I got my first look at Nick Castellanos two years ago. As a third base prospect coming up in the Tigers system he impressed with his bat but not so much his glove. Tapped as the replacement for Brandon Inge, Castellanos’ fate all changed with a torn ACL from Victor Martinez leading to the signing of Prince Fielder. As we all know, the signing of Fielder moved Cabrera to third, blocking the talented right-handed third baseman from that position for the foreseeable future.
"That speaks to how good the Tigers are," Castellanos says. "In a perfect world, I would have been up with them and been playing third base. We have probably the most powerful team in professional baseball and sometimes you have got to play everywhere if you want to crack that lineup."
It’s a little odd to have the top prospect in your organization not able to find a home, but with Fielder at first, Cabrera at third, Torii Hunter manning right field for the present and Avisail Garcia seemingly in line to take over that spot at the end of Hunters tenure, finding a spot for Castellanos to play has been a struggle. Prior to the start of the Arizona Fall League season, Castellanos again switched positions, this time to left field.
That's actually a good thing. He projects better as a left fielder. Garcia’s arm is stronger than Castellanos and being a left side of the field player practically his whole life, the move to left makes perfect sense.
"It's a little more natural, but it’s still gets difficult," he says. "The ball still hooks towards the line."
The improvement has been noticeable to his Triple-A manager, Phil Nevin.
"As of late, and I can honestly say this, as of late he has made tremendous strides in the outfield," Nevin says. "I give a lot of credit to Gene Roof, who is our roving outfield instructor that has been here. He’s done lots of things to make him more aggressive in the path that he takes on balls to his right and to his left. He’s looking better and better."
It seems like we have been hearing about the accomplishments of Castellanos for a while now, but it is important to remember that he is still a 21-year-old kid. He has accomplished more in his brief professional career than most will accomplish in their entire careers and would be more age appropriate in the Low-A Midwest League. Playing between Advanced-A and Double-A, he compiled 172 hits and 10 HR, batting .320 with .365 on-base percentage and .451 slugging. He was named to the Futures Game and was crowned the MVP in a contest that featured players like Billy Hamilton, Jurickson Profar and Oscar Taveras.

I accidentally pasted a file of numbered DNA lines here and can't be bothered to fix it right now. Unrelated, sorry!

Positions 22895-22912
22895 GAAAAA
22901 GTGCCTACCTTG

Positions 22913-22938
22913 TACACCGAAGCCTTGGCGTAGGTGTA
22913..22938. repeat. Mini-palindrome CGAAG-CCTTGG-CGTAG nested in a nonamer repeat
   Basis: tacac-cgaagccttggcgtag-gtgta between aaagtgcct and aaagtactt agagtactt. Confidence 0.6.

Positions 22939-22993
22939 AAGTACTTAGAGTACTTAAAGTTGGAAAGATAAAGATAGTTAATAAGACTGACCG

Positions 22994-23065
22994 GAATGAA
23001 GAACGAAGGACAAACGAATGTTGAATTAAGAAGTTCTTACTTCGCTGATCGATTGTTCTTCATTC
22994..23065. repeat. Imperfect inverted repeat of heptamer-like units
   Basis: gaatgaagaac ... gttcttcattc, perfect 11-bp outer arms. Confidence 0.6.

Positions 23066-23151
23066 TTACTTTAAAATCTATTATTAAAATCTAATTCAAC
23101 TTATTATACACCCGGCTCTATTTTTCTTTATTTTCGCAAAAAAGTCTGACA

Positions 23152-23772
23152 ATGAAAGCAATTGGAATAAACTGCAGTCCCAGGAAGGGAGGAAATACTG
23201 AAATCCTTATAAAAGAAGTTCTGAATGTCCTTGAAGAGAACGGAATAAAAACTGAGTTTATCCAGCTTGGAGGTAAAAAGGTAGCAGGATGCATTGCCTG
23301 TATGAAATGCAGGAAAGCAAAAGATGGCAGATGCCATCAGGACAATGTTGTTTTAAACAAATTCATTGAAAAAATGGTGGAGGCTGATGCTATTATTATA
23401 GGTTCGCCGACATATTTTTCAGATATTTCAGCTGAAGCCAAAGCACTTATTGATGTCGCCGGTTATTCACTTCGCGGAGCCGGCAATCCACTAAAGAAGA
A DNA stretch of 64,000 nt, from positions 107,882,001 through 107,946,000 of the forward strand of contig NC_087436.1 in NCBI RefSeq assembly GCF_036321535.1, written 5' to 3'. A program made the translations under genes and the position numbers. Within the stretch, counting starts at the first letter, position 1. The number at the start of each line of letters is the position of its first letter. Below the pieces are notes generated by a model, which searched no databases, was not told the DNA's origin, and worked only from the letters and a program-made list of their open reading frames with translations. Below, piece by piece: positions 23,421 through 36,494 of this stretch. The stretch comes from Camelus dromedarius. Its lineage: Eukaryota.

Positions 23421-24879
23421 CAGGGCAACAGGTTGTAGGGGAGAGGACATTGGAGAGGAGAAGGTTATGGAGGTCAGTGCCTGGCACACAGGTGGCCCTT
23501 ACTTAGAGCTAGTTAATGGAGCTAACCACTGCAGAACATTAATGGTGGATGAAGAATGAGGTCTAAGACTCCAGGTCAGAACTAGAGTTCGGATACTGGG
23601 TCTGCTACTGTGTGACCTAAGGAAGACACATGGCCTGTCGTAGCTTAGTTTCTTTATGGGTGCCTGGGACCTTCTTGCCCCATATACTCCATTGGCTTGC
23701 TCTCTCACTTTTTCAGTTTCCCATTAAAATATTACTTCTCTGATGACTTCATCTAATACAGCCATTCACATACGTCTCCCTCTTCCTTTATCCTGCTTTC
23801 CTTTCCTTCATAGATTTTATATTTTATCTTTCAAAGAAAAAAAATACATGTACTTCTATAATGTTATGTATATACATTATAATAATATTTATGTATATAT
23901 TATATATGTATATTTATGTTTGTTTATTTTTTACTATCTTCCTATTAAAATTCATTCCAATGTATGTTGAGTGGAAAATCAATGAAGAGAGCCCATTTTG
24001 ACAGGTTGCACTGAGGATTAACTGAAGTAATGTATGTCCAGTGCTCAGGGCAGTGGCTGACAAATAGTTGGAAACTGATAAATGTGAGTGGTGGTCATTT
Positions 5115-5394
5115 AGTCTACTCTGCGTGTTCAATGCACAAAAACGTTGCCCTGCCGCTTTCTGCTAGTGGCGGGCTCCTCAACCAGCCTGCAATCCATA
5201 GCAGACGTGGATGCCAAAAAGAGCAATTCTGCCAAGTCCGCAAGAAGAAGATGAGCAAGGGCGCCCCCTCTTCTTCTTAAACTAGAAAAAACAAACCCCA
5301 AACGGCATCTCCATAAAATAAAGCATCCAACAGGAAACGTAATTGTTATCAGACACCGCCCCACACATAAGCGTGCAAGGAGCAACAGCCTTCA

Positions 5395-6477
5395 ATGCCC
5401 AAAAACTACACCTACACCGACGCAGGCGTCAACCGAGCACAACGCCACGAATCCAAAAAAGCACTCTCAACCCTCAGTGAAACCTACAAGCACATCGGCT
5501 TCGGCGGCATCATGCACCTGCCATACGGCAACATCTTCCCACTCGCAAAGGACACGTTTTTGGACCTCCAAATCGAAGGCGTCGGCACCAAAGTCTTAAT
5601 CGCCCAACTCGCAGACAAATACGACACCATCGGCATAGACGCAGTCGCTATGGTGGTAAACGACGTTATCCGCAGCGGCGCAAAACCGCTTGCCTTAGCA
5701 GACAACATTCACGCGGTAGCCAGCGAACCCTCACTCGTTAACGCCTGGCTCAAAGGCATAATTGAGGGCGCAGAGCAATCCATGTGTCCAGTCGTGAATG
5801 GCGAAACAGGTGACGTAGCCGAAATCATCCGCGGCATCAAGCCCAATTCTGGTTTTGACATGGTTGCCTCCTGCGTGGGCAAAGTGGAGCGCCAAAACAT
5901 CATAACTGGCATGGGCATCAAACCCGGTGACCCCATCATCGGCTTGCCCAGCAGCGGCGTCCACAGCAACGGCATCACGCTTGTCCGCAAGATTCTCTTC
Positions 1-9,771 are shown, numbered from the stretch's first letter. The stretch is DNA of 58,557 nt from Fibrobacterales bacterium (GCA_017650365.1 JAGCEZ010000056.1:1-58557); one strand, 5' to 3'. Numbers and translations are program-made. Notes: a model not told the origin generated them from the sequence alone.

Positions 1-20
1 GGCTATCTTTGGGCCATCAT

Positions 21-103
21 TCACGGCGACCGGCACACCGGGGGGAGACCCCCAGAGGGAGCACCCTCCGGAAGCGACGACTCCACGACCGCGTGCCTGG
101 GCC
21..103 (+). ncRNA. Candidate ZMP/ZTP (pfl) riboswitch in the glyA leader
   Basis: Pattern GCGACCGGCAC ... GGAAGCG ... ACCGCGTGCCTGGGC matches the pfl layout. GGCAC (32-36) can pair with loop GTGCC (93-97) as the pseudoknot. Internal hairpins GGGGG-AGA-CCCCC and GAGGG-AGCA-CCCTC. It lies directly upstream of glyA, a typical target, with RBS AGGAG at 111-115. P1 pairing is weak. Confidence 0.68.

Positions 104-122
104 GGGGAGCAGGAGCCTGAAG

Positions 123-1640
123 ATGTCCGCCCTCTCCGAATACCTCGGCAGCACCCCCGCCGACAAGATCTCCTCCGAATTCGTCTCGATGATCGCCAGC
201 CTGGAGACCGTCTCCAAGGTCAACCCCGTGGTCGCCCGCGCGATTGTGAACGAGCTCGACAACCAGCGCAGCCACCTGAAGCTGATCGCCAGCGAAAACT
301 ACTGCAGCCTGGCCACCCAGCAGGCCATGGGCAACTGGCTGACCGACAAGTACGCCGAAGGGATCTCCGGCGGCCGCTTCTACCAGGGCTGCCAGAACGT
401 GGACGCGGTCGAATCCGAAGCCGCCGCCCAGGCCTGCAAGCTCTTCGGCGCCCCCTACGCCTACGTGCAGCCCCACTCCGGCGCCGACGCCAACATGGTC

"I have a lot of fond memories and I met a lot of great young baseball players that I’m now watching play in the big leagues," Castellanos says. "It was a lot of fun, but I can’t just sit back and dwell on those accomplishments because I still have to play."
All of the accomplishments that Castellanos made last season earned him a look in big league camp during spring training and while it wasn’t expected that the youngster would compete for a roster spot with the Tigers, he did give them something to think about.
"For a while there I thought that I had a shot," he says. "Reality then kicked in that they maybe were going to go somewhere else. I don’t blame them. I haven’t really had a lot of games in left field and even though I did well enough, they want me to do everything else as well as I can hit."
Will Castellanos see time in Detroit this season? That is yet to be determined. I can see him getting a cup of coffee at Comerica Park in September when the rosters expand, but not before then. Right now, he's batting just .245 with .290 on-base percentage and .406 slugging through the first month-plus of the minor league season. He has had limited reps in left field and has at times looked over matched at the Triple-A level.
Still it isn’t his glove that will get him to the majors as he projects to be a 50 grade defender on the top end which is Major League average. It is his bat that will not only get him to the major leagues, but keep him there for a long time: his bat projects to be a 70 grade tool with a 50 grade (some even project 60) for power. Even though his sample size in the International League is small, he has made a fan of Nevin, who himself understands the pressures of being a top-level prospect.
"I do know one thing, I have seen lots of guys come up and lots of young hitters," Nevin says. "He does things offensively that are pretty special that a lot of guys just can’t do."